Chuck Hagel Confirmed as Secretary of Defense in 58-41 Vote

Former Senator Chuck Hagel has been confirmed as Secretary of Defense in a 58-41 vote four hours after the Senate invoked cloture in a 71-27 to end debate on his nomination.

Chuck_hagelThe Washington Blade reports:

Among those casting a vote in favor of Hagel was lesbian Sen. Tammy Baldwin (D-Wis.), who previously told Washington Blade she had a “very good conversation” with him and would support his nomination. Last month, Baldwin said she had “tough questions” about his view of the post-”Don’t Ask, Don’t Tell” military.

Hagel’s nomination was controversial in the LGBT community because of remarks he made in 1998, when he said the U.S. ambassador to Luxembourg, Jim Hormel, shouldn’t be confirmed to the post because he’s “openly aggressively gay.” Hagel also had a dismal voting record on LGBT issues during his tenure in the U.S. Senate. Just prior to his nomination as defense secretary, Hagel apologized for the anti-gay remarks.

Army Veteran and OutServe-SLDN Executive Director Allyson Robinson praised the Senate in a press release:

"We congratulate Senator Hagel for enduring an incredibly arduous confirmation process to become our next Secretary of Defense – this is a win for all service members, and for LGBT service members and their families especially. We thank the Senator for his commitment to equal treatment and equal opportunity, and we urge him to take swift action to include our service members in non-discrimination and anti-harassment protections. It has been reassuring to see Senator Hagel show the kind of clear, unambiguous leadership in support of our service members and their families he has demonstrated in recent months. Now he has the opportunity to turn his commitments into action, and we look forward to working with him to ensure our military embodies the same values of fairness and equality it protects."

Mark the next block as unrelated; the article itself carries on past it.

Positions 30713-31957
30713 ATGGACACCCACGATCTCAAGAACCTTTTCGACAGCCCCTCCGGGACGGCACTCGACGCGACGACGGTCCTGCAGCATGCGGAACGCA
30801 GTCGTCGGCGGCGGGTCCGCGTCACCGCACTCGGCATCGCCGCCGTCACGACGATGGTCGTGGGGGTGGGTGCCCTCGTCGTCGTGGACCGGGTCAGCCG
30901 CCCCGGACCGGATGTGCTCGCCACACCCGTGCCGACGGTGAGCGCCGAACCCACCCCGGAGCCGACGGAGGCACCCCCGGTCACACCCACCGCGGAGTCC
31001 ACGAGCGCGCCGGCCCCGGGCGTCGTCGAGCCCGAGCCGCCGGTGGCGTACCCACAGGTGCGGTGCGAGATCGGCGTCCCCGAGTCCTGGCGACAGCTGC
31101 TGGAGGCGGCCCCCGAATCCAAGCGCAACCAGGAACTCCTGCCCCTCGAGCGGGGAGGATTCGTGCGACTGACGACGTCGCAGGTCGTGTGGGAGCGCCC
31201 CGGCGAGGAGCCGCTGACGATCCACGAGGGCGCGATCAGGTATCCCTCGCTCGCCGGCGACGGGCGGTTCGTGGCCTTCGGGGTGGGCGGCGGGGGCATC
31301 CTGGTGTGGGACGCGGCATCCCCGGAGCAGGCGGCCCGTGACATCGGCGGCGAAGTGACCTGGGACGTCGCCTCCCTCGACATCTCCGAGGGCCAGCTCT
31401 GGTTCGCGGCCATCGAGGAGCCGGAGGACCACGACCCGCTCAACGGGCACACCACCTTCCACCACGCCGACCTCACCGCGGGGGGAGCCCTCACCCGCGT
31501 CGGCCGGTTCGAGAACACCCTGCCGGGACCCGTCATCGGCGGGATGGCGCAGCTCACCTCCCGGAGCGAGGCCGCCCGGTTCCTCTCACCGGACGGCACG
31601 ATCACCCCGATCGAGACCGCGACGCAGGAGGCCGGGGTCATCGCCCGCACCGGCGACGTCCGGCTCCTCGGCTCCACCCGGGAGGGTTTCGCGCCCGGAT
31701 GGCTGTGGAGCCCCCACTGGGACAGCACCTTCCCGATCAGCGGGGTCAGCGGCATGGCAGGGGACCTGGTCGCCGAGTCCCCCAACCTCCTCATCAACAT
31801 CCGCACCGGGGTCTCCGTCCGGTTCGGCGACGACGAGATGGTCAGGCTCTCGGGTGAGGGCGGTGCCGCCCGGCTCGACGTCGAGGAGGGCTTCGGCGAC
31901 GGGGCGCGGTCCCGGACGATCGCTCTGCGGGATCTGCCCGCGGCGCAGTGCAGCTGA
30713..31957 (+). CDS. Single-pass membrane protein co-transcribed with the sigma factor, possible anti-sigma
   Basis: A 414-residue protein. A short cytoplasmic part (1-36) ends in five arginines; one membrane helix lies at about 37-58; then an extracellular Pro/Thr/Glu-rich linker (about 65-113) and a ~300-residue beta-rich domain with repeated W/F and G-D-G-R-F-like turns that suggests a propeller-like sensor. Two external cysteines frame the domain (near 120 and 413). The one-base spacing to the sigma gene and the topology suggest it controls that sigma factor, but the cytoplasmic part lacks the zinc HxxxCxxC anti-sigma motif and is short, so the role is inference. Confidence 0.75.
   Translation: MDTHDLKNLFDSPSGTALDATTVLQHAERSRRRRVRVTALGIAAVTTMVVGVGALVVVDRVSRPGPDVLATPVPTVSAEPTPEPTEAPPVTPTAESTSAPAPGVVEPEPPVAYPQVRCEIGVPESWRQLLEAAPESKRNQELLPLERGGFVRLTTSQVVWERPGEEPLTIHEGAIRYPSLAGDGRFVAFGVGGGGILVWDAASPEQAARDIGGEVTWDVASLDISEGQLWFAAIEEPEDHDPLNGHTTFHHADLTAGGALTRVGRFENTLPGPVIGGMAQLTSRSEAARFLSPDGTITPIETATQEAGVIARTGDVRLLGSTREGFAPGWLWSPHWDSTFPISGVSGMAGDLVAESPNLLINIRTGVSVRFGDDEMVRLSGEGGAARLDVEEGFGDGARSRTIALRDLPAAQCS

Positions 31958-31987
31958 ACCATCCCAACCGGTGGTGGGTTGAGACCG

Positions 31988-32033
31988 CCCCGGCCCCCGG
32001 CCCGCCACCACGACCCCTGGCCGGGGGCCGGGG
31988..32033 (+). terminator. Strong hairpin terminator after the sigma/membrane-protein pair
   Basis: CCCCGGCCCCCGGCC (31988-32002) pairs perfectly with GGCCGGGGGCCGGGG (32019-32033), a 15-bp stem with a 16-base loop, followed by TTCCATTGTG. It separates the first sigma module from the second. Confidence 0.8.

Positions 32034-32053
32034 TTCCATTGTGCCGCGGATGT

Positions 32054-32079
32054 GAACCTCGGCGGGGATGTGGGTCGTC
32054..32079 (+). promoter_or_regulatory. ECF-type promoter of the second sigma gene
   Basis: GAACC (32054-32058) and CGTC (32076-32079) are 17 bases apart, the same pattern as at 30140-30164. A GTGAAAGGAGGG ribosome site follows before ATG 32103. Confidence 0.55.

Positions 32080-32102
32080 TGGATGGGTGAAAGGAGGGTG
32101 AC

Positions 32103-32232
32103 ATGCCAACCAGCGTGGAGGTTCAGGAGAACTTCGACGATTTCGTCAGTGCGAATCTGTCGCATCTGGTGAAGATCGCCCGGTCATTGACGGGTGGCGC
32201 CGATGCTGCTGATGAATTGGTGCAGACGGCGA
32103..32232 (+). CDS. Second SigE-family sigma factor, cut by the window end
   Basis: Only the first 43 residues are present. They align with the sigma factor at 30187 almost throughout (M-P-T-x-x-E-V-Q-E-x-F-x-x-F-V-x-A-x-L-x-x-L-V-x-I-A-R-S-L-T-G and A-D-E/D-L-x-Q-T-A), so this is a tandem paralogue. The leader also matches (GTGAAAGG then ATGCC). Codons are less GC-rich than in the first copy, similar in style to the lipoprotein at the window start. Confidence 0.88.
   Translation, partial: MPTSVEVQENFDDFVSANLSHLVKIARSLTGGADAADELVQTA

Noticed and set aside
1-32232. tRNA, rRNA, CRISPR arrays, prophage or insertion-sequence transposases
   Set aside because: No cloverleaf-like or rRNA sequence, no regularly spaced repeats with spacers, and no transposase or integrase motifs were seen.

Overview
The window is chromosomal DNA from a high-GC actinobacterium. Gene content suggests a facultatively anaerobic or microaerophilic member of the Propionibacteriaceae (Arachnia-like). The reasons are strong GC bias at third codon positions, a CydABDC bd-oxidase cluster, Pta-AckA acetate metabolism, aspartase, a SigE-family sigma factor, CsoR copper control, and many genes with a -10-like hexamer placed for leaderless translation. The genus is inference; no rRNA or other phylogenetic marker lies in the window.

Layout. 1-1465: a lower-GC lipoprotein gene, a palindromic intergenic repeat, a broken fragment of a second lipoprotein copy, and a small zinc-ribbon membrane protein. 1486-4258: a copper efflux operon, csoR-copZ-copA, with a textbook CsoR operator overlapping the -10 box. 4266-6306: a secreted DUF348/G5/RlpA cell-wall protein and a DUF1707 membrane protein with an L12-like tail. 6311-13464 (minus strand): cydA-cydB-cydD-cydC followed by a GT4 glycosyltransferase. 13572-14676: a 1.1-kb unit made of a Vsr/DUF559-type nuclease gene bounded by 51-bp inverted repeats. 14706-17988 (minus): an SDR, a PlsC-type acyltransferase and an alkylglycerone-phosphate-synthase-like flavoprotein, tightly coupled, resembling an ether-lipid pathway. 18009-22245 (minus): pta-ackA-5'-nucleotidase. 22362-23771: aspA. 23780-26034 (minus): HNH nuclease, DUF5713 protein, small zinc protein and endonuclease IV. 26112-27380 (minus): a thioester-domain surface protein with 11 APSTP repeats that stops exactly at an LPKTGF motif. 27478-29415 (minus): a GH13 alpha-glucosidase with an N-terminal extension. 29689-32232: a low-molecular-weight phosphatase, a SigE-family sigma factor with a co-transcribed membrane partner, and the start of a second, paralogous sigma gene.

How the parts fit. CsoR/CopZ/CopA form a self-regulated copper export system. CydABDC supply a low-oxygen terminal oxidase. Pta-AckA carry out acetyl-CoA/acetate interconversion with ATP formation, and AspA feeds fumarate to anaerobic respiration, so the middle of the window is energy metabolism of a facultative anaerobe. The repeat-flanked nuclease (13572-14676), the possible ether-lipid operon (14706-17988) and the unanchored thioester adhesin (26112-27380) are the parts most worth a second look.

According to Outserve-SLDN:

Unlike other minority groups, LGBT service members are not currently protected with an avenue of recourse outside their chain of command should they experience harassment or discrimination. Such protections are common elsewhere in the federal government and throughout the private sector, with 88 percent of Fortune 500 companies protecting employees from discrimination on the basis of sexual orientation.